What to Consider When Prescribing Lecanemab

Clinicians interested in treating patients with symptoms of mild cognitive impairment or mild dementia should carefully analyze the potential benefits and harms of monoclonal amyloid beta therapy, including likelihood of side effects and overall burden on the patient, according to researchers at the 2024 annual meeting of the American Geriatrics Society

Lecanemab (Leqembi) may help some patients by lowering the level of beta-amyloid protein in the brain. Results from a phase 3 trial presented at the conference on May 9 showed participants with Alzheimer’s disease showed a 27% slower progression of the disease compared with placebo.

But clinicians must weigh that advantage against risks and contraindications, according to Esther Oh, MD, PhD, an associate professor in the Division of Geriatric Medicine and Gerontology and co-director of the Johns Hopkins Memory and Alzheimer’s Treatment Center, Johns Hopkins University, Baltimore, Maryland, who spoke during a plenary session. Lecanemab gained accelerated approval by the US Food and Drug Administration in January 2023 and full approval in July 2023.

The results from CLARITY, an 18-month, multicenter, double-blind trial involving 1795 participants aged 50-90 years, showed that the variation between treatment and placebo did not meet the criteria for a minimum clinically important difference for mild cognitive impairment or mild Alzheimer’s disease.

Even more concerning to Oh was the rate of amyloid-related abnormalities on brain imaging, which can cause brain edema and hemorrhage (12.6% and 17.3%, respectively). Almost 85% of cases were asymptomatic. 

The risk for abnormalities indicates that thrombolytics are contraindicated for patients taking the drug, according to Oh. 

“Appropriate use recommendations exclude vitamin K antagonists such as warfarin, direct oral anticoagulants and heparin, although aspirin and other antiplatelet agents are allowed,” Oh said during the presentation. 

Blood biomarkers, PET imaging, and levels of amyloid-beta proteins in cerebrospinal fluid are used to determine eligibility for lecanemab. However, tau biomarkers may indicate signs of cognitive impairment decades prior to symptoms. Some evidence indicates that the drug may be more effective in individuals with low tau levels that are evident in earlier stages of disease. Tau can also be determined from cerebrospinal fluid, however, “we do not factor in tau protein as a biomarker for treatment eligibility, but this may become an important biomarker in the future,” Oh said.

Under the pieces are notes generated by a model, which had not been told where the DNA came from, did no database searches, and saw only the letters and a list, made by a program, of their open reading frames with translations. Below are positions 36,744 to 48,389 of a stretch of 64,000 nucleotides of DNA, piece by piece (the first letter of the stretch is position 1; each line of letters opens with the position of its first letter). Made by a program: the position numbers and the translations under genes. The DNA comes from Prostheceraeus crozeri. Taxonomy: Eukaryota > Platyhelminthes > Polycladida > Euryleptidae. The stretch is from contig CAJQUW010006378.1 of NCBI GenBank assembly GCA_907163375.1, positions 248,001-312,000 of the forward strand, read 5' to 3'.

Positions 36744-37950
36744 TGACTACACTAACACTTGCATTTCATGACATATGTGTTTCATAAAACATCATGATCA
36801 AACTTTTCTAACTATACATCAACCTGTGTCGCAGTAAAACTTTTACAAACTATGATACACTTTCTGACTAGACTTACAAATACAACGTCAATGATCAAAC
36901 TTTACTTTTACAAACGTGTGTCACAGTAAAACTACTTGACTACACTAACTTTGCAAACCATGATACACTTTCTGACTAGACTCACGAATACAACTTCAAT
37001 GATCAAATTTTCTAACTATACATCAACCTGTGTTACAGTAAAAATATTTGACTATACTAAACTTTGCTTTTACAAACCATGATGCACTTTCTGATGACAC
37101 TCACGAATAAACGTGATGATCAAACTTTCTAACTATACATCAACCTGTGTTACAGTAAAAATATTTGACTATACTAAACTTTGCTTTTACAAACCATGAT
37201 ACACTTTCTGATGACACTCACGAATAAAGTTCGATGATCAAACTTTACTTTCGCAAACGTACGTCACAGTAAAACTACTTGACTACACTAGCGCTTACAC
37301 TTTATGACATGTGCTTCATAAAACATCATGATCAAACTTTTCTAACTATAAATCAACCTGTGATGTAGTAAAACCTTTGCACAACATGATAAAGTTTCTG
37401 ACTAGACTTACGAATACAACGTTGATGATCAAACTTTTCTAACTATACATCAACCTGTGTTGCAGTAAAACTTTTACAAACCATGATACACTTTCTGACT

Lecanemab is cost-prohibitive for many patients, with an annual price tag of $26,000. Treatment also requires monthly infusions, a PET, intravenous administration, lab work, multiple MRIs, and potentially an APOE4 serum test

Medicare covers the majority of services, but patients are responsible for deductibles and copays, an estimated $7000 annually, according to Shari Ling, MD, deputy chief medical officer with the US Centers for Medicare & Medicaid Services, who also spoke during the session. Supplemental or other insurance such as Medicaid are also not included in this estimate.

The Medicare population is growing more complex over time, Ling said. In 2021, 54% of beneficiaries had five or more comorbidities, which can affect eligibility for lecanemab. 

“Across the healthcare system, we are learning what is necessary for coordination of delivery, for evaluation of people who receive these treatments, and for the care that is not anticipated,” Ling noted.

Neither speaker reported any financial conflicts of interest.

Liz Seegert is a freelance journalist. 

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